How Britain First took over social media: Are your Facebook friends accidentally fascists?

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Today is European Election Day and across the country, and parts of Europe (the rest of Europe vote on Sunday) people exercising their democratic duty to choose the people who will make the big decisions.

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Online, the political debate over the last few weeks has been playing out with slightly more tension than usual as the different parties jostle for your attention. But there is one clear winner – a party called Britain First.

If you don’t recognise the name, chances are their work may seem a little more familiar. At the time of writing, the group’s Facebook page is just shy of 350,000 likes.

Chances are a number of your Facebook friends like them. As Buzzfeed spotted, they’ve more Facebook likes than both the Labour Party and the Tories combined. Incredible!

They’ve managed this by basically being excellent at social media. Most of the posts on the group are superficially populist – lots of patriotic British imagery, and perhaps most notably, appropriating the image of murdered soldier Lee Rigby, who was killed in Woolwich last year – to encourage people to share and like posts.

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What’s wrong with remembering the victim of a horrible attack, you’d be right to ask.

Here’s the thing.. Britain First are a bunch of fascists.

That’s not even hyperbolic. The party’s hierarchy is littered with former-BNP people. The Chairman is a former BNP councillor, for instance.

More disturbing is that the group have also been linked to “Christian Street Patrols” in East London, which were created to intimidate Muslims in the area. Vice Magazine made a documentary about it.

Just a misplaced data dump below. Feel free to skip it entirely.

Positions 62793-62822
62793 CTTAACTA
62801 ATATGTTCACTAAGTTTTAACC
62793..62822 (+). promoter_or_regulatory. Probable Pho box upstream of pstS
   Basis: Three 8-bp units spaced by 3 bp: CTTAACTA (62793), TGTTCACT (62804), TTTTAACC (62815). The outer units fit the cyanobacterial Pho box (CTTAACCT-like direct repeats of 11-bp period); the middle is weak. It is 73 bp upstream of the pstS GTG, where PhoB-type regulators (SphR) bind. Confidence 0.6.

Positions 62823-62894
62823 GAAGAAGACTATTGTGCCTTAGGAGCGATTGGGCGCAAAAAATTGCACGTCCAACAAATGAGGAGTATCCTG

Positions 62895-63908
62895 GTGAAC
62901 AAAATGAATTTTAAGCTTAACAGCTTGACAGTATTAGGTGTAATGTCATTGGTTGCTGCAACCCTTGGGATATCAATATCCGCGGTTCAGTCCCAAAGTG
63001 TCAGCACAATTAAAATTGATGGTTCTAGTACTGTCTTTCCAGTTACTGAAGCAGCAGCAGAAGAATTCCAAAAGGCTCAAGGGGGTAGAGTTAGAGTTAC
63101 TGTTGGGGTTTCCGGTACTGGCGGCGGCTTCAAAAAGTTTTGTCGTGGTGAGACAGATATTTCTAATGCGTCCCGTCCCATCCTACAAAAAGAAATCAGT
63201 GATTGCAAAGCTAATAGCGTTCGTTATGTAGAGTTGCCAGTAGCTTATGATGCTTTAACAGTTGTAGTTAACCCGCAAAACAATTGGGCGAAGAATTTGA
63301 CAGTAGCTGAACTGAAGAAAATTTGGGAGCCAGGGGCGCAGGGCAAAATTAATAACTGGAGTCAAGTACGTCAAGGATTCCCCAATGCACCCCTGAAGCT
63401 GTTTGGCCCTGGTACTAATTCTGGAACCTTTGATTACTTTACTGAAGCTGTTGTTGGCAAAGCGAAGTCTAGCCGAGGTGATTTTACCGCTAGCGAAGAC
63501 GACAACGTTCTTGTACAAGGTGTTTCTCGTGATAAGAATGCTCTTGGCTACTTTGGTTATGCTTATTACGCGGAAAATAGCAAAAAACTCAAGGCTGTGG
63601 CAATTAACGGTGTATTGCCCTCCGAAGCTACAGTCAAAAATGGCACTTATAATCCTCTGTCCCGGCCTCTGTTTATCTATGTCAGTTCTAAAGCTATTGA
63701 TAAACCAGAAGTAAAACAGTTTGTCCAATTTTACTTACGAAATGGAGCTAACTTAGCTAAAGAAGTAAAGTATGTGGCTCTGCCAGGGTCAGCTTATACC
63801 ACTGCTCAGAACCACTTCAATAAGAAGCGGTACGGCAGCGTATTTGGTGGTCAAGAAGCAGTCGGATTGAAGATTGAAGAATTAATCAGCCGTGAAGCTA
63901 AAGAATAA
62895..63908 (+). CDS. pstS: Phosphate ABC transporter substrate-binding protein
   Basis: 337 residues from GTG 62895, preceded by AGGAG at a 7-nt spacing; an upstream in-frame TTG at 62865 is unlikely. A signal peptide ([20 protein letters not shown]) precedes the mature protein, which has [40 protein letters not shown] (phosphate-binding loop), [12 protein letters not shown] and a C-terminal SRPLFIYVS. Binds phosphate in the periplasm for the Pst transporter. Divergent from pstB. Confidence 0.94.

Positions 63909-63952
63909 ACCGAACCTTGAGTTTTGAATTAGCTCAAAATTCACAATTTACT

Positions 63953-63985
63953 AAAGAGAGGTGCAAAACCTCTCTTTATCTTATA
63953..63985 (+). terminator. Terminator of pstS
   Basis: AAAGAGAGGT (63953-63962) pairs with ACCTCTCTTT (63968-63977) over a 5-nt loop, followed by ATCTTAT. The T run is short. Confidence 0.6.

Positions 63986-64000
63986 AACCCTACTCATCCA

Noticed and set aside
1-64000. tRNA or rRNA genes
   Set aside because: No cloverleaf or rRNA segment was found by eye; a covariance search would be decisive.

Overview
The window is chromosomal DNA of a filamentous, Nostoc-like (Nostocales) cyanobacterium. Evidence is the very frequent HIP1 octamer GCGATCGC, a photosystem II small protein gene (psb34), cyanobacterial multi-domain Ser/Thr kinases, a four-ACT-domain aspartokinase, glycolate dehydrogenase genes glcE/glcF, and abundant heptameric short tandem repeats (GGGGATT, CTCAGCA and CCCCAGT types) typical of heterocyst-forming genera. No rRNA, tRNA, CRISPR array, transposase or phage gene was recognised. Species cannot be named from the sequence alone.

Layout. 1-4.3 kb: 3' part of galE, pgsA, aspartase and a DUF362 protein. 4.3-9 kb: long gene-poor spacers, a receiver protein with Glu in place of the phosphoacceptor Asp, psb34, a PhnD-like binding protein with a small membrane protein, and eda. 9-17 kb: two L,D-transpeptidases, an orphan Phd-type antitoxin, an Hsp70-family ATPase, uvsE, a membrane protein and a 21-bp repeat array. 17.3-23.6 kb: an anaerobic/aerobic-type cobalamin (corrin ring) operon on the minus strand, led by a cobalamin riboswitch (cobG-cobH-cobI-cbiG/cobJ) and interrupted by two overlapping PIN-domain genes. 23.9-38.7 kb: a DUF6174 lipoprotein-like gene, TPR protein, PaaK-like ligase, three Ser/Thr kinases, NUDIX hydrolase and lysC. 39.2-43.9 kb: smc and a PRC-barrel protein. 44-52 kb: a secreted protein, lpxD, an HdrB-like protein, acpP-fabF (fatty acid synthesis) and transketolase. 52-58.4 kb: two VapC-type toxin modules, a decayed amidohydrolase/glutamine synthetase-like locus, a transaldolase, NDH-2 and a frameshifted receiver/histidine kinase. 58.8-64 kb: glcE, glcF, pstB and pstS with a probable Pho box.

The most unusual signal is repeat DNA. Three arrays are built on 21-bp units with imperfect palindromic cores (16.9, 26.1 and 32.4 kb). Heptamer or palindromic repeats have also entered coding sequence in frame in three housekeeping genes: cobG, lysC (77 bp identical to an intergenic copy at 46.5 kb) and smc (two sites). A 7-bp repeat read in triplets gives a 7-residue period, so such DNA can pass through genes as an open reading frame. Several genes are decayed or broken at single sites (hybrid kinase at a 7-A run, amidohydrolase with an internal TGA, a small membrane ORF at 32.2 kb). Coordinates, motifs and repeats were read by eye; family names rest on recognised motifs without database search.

What’s ironic about all of this is that surely these fascists have taken some inspiration from the Obama campaigns in 2008 and 2012, which was a master of social media, with tweets like the following:

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It worked great for the Obama campaign – gaining millions of follows so that in between the pictures of the Whitehouse dog or whatever they can actually push their political message to a wide audience. Unfortunately, it also works for for the far-right.

So it’s perhaps no surprise that thousands of people have shared these very shareable images – with no idea who the group behind it are. In fact, you check which of your friends like the page by checking out this link.

The fear is now that Britain First will leverage this Facebook support either to build credibility (citing support as evidence as to why they should be invited on to TV debates and so on) or even directly to support their candidates.

So what can be done? Perhaps the best thing to do is ask your friends if they realise that they know that they’re accidental Facebook fascists?

James O’Malley